While it lacks the stellar returns of an Apple or Facebook, the European technology sector has had some notable investment success stories, such as Skype, Spotify and last.fm. Skype, for instance, received an early venture capital investment of $18.8 million and grew to an $8.5 billion buy-out through the participation of many VCs, private equity and corporate investors. There are now more than 100 million Skype users.
So how do you spot a Skype in the making? That’s the job of a professional investor – and a study we conducted for the Science|Business Innovation Board throws some light on how the professionals work. It also holds some lessons for European policy makers, as they try to make the Skypes and Spotifys of Europe the norm, rather than the exception. In a nutshell: If government wants to spend public money wisely on innovation, it should get more professional about it.
We interviewed leading venture capitalists and corporate venture capitalists – the professional investors inside big corporations – to analyse how they pick the winners. There are systematic differences between the way private VCs and corporate VCs operate.
However, in general terms, they use similar practices for identifying high-growth opportunities. In terms of the investment criteria, VCs say their primary goal is – surprise, surprise - to get extraordinary financial returns. Among those investment managers interviewed, they focus their evaluation first on the technology of the opportunity, and then on the market and management of the target company. Unlike VCs, Corporate VCs’ primary goal is to invest in opportunities strategically connected to their main activities; among those interviewed, they look first at the strategic fit with their parent corporation, then they evaluate the technology and finally they assess the management team.
1. The management team of the portfolio company is – at least among the investors we interviewed - no longer the dominant investment criterion. Other criteria such as a disruptive technology and a growing market have taken the lead.
2. They look for disruptive technologies and they use pattern-matching methods to identify them.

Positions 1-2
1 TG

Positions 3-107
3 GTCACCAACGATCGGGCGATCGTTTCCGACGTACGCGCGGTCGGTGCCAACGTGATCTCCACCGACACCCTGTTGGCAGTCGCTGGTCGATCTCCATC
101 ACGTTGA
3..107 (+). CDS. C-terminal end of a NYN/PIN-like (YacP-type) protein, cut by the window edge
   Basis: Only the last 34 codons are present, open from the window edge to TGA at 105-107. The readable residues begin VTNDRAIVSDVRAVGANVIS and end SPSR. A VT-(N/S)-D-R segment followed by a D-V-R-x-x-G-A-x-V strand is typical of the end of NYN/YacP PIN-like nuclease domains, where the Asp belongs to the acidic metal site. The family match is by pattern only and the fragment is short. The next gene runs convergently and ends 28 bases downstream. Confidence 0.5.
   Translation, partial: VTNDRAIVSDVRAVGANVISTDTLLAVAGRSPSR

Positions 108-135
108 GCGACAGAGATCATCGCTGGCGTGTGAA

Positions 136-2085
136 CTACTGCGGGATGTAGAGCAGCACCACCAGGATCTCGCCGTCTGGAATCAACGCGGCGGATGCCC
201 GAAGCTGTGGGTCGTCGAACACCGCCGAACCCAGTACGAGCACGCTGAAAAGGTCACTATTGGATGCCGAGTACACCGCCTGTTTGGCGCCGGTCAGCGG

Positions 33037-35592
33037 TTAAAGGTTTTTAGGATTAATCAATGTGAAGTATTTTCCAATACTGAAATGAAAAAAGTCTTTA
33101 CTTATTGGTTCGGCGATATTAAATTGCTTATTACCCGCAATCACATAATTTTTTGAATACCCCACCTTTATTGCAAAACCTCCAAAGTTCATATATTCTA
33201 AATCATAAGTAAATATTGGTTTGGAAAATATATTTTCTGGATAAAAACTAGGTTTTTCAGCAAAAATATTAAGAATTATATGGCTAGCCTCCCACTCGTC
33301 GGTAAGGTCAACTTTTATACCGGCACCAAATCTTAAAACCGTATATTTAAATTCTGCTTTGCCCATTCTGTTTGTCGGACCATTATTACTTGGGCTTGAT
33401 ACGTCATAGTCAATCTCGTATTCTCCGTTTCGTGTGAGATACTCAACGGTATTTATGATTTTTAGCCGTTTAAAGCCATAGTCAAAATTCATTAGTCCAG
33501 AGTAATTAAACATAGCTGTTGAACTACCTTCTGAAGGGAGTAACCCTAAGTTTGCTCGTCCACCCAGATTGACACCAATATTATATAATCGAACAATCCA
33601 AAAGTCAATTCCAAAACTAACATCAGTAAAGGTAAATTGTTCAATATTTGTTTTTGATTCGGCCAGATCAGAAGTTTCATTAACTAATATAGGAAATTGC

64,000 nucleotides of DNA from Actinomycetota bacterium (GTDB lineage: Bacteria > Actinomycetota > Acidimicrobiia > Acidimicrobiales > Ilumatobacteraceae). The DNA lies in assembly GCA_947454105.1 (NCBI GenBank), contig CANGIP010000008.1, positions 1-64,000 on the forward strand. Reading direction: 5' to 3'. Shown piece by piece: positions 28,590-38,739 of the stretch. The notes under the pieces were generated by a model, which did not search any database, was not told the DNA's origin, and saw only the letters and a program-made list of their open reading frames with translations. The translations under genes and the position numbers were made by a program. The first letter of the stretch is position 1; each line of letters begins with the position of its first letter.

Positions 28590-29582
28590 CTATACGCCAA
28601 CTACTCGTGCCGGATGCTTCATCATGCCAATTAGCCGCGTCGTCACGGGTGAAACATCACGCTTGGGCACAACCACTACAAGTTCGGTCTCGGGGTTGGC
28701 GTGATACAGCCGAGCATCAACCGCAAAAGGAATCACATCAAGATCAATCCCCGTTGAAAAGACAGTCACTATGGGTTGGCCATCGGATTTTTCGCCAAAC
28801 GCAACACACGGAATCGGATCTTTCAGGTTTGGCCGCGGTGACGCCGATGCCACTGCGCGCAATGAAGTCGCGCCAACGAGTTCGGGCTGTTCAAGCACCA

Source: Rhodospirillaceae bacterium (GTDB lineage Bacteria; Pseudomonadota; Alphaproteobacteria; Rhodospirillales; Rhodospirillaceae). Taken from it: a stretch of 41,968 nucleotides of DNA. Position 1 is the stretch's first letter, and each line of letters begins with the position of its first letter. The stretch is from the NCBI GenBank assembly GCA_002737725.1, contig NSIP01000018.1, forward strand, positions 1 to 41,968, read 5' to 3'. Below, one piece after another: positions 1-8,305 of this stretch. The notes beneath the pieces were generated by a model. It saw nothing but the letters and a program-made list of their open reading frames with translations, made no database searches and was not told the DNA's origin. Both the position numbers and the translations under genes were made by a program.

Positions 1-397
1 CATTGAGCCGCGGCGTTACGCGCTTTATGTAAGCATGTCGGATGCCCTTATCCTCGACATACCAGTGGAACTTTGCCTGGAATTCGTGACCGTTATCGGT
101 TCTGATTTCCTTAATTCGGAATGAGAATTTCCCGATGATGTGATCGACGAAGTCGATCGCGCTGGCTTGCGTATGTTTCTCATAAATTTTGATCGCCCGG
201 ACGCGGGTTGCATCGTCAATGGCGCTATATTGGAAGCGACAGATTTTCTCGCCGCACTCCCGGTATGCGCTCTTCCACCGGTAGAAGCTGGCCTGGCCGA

3. Most active and well-performing investors are embedded in an experienced community of professionals, which they use for intelligence and support.
4. VCs and Corporate VCs rarely invest in seed or pre-seed opportunities but rather in early- and later-stage businesses. Investments in seed and pre-seed stages need intensive mentoring and guidance rather than capital.
5. Early-stage investors do not have a global perspective, which makes it difficult for them to syndicate with international well-performing investors.
6. There is a shortage of capital available for VC investors.
Government can learn from these findings, in particular from the distinctions between the private and public investment processes. Currently, public programmes tend to base their funding decisions on an application form, and on heuristics generated within the bureaucracy. However, private and corporate investors screen the market thoroughly before they make a financing decision. They rely on a broad community of experts and choose the ultimate winners based on a pattern-matching process.
These findings illustrate that the screening and investment process of public investors needs to be professionalised. It seems clear that most promising projects cannot be identified based on an application form and on heuristics rather than on pre-seed performance of the entrepreneurs.
Another noteworthy issue for policy makers is the fact that neither VCs nor Corporate VCs spend much time or money on the earliest, seed and pre-seed stages of a company. What these micro-firms need – even more than money, according to the interviewees – is coaching and management support to help them get to the stage of professional investment.
In order to fulfil this need, our suggestion is that the European Commission could promote and organise incubation activities that provide active and professional guidance to starting entrepreneurs. In that way, the EC could help many start-ups to take the first steps needed to become ready for early-stage investment provided by VCs and Corporate VCs. This would close the funding gap for many seed and pre-seed companies.
Based on the finding that start-ups tend to be limited in their mobility, the EC could play a role in bringing these start-ups into contact with well-performing investors by stimulating international mobility of entrepreneurs and start-ups. This will help to broaden the start-ups’ communities and accelerate their growth.
Finally, this research suggests that the EC could contribute to making funds available for professional investors by creating a central, early-stage actor, and potentially a professionally managed fund. This central actor should look after the needs of venture capitalists, differentiating them from the private-equity investors. The idea would be to assist venture capitalists during the screening and investment process, and to help them connect to well-performing international investors.
Potentially, and only under a professional and experienced management, this organisation could also include a fund that contributes to the high-tech entrepreneurial ecosystem.
The research described here was commissioned by the Science|Business Innovation Board AISBL, a not-for-profit scientific association formed to improve the climate for innovation in Europe. The views expressed are those of the study’s authors, and do not necessarily reflect the views of the Board or its individual members. The Board wishes to thank EU Commissioner Máire Geoghegan-Quinn for her encouragement and comments on this research.